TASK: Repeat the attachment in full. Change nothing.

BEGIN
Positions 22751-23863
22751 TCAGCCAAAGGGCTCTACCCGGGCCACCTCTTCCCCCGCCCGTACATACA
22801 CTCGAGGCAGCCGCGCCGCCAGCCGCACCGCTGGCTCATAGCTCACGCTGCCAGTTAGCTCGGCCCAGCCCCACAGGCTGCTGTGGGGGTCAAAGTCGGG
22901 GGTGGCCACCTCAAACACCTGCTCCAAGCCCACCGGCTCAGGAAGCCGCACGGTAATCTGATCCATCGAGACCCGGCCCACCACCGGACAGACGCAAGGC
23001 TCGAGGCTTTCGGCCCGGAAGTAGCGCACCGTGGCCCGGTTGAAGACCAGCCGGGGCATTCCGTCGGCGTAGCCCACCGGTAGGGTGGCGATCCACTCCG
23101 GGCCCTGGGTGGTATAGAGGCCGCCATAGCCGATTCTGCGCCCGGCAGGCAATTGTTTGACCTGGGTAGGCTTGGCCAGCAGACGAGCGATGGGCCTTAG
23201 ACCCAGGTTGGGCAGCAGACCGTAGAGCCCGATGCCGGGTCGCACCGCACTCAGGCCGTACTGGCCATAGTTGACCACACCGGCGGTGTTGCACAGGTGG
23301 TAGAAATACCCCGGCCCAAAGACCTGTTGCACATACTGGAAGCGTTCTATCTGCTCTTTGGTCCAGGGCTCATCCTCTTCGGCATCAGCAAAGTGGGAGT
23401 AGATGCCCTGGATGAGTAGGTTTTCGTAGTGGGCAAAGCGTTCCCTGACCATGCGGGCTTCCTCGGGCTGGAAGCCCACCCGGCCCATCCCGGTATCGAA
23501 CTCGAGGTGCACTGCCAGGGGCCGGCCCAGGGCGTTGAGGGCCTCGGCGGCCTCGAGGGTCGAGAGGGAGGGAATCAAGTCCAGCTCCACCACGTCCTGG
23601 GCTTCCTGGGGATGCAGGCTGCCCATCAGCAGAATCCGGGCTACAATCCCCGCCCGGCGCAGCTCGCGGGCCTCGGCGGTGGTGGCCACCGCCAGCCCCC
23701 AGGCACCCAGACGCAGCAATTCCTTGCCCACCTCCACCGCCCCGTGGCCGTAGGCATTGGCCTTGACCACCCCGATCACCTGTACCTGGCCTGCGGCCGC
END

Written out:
Positions 22751-23863
22751 TCAGCCAAAGGGCTCTACCCGGGCCACCTCTTCCCCCGCCCGTACATACA
22801 CTCGAGGCAGCCGCGCCGCCAGCCGCACCGCTGGCTCATAGCTCACGCTGCCAGTTAGCTCGGCCCAGCCCCACAGGCTGCTGTGGGGGTCAAAGTCGGG
22901 GGTGGCCACCTCAAACACCTGCTCCAAGCCCACCGGCTCAGGAAGCCGCACGGTAATCTGATCCATCGAGACCCGGCCCACCACCGGACAGACGCAAGGC
23001 TCGAGGCTTTCGGCCCGGAAGTAGCGCACCGTGGCCCGGTTGAAGACCAGCCGGGGCATTCCGTCGGCGTAGCCCACCGGTAGGGTGGCGATCCACTCCG
23101 GGCCCTGGGTGGTATAGAGGCCGCCATAGCCGATTCTGCGCCCGGCAGGCAATTGTTTGACCTGGGTAGGCTTGGCCAGCAGACGAGCGATGGGCCTTAG
23201 ACCCAGGTTGGGCAGCAGACCGTAGAGCCCGATGCCGGGTCGCACCGCACTCAGGCCGTACTGGCCATAGTTGACCACACCGGCGGTGTTGCACAGGTGG
23301 TAGAAATACCCCGGCCCAAAGACCTGTTGCACATACTGGAAGCGTTCTATCTGCTCTTTGGTCCAGGGCTCATCCTCTTCGGCATCAGCAAAGTGGGAGT
23401 AGATGCCCTGGATGAGTAGGTTTTCGTAGTGGGCAAAGCGTTCCCTGACCATGCGGGCTTCCTCGGGCTGGAAGCCCACCCGGCCCATCCCGGTATCGAA
23501 CTCGAGGTGCACTGCCAGGGGCCGGCCCAGGGCGTTGAGGGCCTCGGCGGCCTCGAGGGTCGAGAGGGAGGGAATCAAGTCCAGCTCCACCACGTCCTGG
23601 GCTTCCTGGGGATGCAGGCTGCCCATCAGCAGAATCCGGGCTACAATCCCCGCCCGGCGCAGCTCGCGGGCCTCGGCGGTGGTGGCCACCGCCAGCCCCC
23701 AGGCACCCAGACGCAGCAATTCCTTGCCCACCTCCACCGCCCCGTGGCCGTAGGCATTGGCCTTGACCACCCCGATCACCTGTACCTGGCCTGCGGCCGC